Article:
In addition, I want to know if my client is happy with their treating doctor and if not, discuss the option of designating another one. I want to know if they are having problems getting treatment authorized and if so, explore why. I also spend time discussing utilization review, independent medical review, and the medical treatment utilization schedule. If they are not working I want to know if they are getting temporary disability, and if not why. I discuss state disability benefits if they are not working or getting temporary disability. I also spend a lot of time discussing what it means to be found permanent and stationary and given work restrictions, especially if I know my client wants to return to work where they were injured. If my client is unable to return to work because the employer cannot accommodate their work restrictions, I explain they are entitled to a $6,000 voucher and a $5000 Return to Work Program payment. I further explain I will refer them to a counselor to help with both and discuss exactly what this means.
Doing the above allows me to be in compliance with the above rule requiring me to reasonably consult with my client about accomplishing their objectives.
After practicing workers’ compensation law 16 years, I still truly enjoy coming to work 95% of the time because I am interacting with adjusters, defense lawyers, and hearing representative who treat my clients, the court, and myself with respect, are well prepared, come to court on time, and dress professionally. Thank you to all those I have appeared against all these years for helping me help my clients. I could not have done my job without you. The 5% I find my job more challenging is usually when my opponents are baby adjusters, hearing representatives, or lawyers still trying to find their way. I will always forgive this 5% as I too was a baby lawyer 20 years ago and stumbled a lot before realizing how important it is to my clients to always have a good professional working relationship with all whom I came into contact with related to their case.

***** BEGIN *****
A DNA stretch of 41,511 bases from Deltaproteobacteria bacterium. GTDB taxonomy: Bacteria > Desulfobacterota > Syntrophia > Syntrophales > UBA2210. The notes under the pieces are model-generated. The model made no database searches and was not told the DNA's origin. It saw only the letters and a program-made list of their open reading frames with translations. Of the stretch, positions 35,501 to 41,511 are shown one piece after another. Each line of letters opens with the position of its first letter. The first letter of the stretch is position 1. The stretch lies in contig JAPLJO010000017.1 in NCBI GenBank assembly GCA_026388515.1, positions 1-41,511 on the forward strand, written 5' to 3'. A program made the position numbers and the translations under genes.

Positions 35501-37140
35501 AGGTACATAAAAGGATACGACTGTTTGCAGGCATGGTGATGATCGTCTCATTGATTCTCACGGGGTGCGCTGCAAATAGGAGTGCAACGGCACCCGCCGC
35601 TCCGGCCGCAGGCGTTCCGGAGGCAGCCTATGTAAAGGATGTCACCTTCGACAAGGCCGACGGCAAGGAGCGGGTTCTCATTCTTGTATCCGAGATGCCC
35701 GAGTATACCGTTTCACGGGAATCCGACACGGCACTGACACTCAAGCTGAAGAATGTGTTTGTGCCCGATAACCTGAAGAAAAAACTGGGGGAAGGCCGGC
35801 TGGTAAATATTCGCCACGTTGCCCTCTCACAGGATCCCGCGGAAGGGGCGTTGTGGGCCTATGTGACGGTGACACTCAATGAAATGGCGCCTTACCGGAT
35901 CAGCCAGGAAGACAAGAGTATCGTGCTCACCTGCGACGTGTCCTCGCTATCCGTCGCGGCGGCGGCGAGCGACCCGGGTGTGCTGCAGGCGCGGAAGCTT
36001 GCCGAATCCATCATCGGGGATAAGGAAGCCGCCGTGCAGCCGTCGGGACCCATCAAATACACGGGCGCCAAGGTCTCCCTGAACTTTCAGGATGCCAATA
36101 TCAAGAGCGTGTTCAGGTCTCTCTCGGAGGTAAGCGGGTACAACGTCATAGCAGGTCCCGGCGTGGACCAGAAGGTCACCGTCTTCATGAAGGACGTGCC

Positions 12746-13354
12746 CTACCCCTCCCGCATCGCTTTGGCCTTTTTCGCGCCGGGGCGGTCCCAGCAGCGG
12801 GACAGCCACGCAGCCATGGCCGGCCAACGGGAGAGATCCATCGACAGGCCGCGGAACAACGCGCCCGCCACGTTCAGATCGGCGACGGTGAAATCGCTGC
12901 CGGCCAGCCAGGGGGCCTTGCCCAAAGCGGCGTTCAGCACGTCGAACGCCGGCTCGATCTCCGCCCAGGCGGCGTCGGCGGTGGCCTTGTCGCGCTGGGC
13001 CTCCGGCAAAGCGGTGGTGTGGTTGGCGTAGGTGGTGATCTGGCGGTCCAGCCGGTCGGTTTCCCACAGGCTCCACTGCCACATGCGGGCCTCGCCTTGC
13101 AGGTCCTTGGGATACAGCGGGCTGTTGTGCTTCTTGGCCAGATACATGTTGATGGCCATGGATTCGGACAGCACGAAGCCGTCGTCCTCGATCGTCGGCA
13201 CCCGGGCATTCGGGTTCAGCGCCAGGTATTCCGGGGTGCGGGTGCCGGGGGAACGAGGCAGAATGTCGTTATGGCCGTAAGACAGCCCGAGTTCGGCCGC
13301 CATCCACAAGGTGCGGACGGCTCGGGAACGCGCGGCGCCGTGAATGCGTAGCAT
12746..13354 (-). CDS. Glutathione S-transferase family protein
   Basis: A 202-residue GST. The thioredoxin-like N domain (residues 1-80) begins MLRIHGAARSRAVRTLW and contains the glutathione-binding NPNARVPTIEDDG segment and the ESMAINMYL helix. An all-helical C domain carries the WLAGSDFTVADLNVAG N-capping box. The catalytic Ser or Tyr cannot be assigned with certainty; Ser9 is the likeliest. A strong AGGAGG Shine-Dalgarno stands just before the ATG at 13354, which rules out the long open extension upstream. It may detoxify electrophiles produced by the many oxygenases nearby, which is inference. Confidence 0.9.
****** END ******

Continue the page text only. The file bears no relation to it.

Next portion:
If uncertain about a course of action, seek advice by calling the Ethics Hotline at 415 538-2150. Your law license depends on it.
Please do not hesitate to email me at firstname.lastname@example.org with any questions about the above or joining the Executive Committee of the Workers’ Compensation Section of the CLA.
Until next month when the Legislation Subcommittee will be highlighted.
Maria Antonieta Sager, ESQ.